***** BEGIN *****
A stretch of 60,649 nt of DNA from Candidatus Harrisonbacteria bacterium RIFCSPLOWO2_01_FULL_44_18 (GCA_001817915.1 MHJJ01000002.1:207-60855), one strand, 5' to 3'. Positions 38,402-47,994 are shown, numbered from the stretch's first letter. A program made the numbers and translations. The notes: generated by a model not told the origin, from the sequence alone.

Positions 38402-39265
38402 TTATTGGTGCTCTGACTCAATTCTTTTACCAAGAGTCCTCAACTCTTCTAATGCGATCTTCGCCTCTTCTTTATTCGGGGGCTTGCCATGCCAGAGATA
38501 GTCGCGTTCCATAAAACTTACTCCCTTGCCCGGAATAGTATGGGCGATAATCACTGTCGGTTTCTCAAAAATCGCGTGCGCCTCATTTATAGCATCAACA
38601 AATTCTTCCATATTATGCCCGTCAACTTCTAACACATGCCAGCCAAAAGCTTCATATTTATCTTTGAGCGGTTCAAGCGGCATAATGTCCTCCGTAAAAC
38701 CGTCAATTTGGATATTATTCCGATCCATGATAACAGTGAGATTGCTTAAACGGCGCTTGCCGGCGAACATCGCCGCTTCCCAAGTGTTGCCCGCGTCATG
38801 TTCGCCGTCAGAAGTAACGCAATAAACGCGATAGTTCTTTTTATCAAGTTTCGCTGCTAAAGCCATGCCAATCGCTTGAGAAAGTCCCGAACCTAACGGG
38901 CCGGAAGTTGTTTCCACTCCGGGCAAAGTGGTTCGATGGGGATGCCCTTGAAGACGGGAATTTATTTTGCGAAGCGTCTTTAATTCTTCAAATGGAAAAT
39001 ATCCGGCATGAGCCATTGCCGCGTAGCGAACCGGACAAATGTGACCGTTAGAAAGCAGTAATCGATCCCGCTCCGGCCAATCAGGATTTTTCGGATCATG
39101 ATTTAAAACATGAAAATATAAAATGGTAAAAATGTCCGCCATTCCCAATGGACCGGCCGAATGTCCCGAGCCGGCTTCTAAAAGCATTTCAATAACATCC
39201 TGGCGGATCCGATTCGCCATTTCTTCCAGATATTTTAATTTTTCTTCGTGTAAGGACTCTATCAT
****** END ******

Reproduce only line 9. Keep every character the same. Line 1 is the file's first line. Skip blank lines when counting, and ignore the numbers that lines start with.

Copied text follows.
39001 ATCCGGCATGAGCCATTGCCGCGTAGCGAACCGGACAAATGTGACCGTTAGAAAGCAGTAATCGATCCCGCTCCGGCCAATCAGGATTTTTCGGATCATG